Growing enthusiasm for investing in classic motorcycles has led to a significant hike in values, with sums in the high five-figure and low six-figure brackets now being consistently achieved at auction. Heated bidding is therefore expected at the MCN London Motorcycle Show at Excel London on February 18, when more than 130 machines will cross the block at a special sale being staged by auction house Coys.
Among the stars will be a 1939 Moto Guzzi Albatross “Compressore”, a rare 250cc race bike with a supercharged engine that endows it with a top speed of more than 110mph, tipped to realise £70,000-£100,000. It will be offered alongside a 1934 Brough Superior 680 Junior that sold for £5 in 1967, but which could now fetch £80,000-£100,000. Built by the marque famed for being the favourite of luminaries such as TE Lawrence and George Bernard Shaw, it is one of just five 680 Juniors known to survive from 25 originally built.
Also notable is a carefully restored 1957 Mondial Bialbero 250cc racer (£85,000-£95,000), while more modern Italian exotica includes a Ducati 996RS (£50,000-£60,000) that was one of the actual team bikes raced by former World Superbike champion Troy Corser during the 1999 season, a 2001 Bimota DB4 (£9,500-£12,000) that has covered just 1km from new, and a 1975 Benelli 750 “Sei” (£15,000-£18,000) with a six-cylinder engine.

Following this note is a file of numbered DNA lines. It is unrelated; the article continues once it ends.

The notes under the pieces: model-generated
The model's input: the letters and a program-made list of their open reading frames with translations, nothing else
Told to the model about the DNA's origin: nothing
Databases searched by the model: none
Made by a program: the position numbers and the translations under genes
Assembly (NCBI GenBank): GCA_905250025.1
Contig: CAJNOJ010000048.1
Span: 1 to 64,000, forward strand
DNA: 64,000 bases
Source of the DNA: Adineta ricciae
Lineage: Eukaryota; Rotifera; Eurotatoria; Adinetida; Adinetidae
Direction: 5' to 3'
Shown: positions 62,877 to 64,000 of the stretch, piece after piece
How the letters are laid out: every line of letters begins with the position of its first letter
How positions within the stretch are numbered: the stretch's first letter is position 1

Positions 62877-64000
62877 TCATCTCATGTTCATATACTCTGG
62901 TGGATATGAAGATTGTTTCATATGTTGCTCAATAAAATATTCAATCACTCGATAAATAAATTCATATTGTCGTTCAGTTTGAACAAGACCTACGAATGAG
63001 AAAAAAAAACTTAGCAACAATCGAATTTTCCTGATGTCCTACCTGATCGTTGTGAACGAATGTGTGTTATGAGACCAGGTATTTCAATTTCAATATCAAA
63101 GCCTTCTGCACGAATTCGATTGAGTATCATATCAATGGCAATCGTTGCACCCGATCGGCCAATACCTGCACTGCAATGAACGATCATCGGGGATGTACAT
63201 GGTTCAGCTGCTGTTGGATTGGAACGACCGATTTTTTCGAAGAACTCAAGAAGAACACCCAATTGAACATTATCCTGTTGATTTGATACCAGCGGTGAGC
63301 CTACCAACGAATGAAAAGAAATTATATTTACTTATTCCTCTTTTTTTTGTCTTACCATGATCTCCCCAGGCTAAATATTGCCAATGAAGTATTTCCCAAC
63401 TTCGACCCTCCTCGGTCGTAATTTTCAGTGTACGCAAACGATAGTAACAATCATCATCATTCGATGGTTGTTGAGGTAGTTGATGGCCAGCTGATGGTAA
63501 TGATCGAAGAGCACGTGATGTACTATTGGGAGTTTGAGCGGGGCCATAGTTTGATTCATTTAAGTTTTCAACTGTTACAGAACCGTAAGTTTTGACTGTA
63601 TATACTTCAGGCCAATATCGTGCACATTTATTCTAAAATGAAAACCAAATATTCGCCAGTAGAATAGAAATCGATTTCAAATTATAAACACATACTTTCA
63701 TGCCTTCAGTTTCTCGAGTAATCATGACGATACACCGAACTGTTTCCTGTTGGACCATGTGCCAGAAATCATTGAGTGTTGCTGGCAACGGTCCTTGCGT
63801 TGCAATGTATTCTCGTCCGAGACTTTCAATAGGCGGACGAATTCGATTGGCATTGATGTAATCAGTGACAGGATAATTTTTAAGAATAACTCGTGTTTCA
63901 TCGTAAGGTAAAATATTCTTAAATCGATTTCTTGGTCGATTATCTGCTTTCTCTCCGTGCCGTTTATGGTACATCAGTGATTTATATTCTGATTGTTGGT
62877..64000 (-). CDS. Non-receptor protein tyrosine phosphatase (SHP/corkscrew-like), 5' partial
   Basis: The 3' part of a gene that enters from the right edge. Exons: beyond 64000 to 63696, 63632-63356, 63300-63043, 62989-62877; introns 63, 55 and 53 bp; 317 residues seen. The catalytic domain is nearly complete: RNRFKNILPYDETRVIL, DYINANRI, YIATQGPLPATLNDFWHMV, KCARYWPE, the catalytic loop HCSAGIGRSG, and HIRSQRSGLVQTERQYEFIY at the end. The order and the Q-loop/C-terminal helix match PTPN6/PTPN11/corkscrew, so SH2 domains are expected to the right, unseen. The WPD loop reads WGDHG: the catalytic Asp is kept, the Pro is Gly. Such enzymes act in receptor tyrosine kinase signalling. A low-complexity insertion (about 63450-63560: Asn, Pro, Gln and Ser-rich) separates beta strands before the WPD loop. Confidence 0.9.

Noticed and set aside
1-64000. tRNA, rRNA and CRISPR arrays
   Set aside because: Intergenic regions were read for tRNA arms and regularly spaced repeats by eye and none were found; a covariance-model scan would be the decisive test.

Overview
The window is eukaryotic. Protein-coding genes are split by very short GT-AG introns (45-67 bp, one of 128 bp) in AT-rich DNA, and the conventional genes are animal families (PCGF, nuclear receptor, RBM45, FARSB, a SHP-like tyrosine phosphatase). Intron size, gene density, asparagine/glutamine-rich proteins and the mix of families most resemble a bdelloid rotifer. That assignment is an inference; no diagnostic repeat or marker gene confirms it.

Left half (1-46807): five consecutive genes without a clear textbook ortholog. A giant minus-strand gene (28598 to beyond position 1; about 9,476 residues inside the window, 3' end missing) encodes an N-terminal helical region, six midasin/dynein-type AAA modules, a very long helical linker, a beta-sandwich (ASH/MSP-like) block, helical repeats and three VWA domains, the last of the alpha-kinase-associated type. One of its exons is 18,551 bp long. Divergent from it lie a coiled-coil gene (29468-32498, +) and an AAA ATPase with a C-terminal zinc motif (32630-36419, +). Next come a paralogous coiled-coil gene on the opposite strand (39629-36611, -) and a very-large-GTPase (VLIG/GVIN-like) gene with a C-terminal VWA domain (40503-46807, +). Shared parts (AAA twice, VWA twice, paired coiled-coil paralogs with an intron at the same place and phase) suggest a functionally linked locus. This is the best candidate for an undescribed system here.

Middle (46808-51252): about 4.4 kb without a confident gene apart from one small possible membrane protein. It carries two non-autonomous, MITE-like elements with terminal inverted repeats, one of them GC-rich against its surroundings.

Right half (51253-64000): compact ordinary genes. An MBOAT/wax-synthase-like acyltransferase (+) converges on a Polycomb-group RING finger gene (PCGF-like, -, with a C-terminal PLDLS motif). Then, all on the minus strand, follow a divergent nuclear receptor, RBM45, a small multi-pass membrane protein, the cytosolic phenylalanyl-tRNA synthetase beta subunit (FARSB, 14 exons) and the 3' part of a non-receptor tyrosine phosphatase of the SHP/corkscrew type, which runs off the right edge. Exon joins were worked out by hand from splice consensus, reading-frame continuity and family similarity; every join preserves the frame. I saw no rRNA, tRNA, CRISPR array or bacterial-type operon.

Among a selection of classic Hondas, meanwhile, is a road-legal 2002 Honda VTR-SP1 “Joey Dunlop” limited edition (one of 26 made and estimated at £20,000-£25,000), a 1994 Honda NR750 RC40 (£55,000-£60,000) road-going race machine and an original, unrestored example of “the world’s first superbike” – a 1973 CB750K1 (£8,000-£10,000) finished in period metallic brown livery.
The sale will also feature part of a collection amassed by the celebrated A Hitchcock & Sons motorcycle dealership in Folkestone, Kent, including a 1912 three-and-a-half horsepower Triumph (£10,000-£14,000) that once belonged to Bert Greeves, founder of the Greeves marque.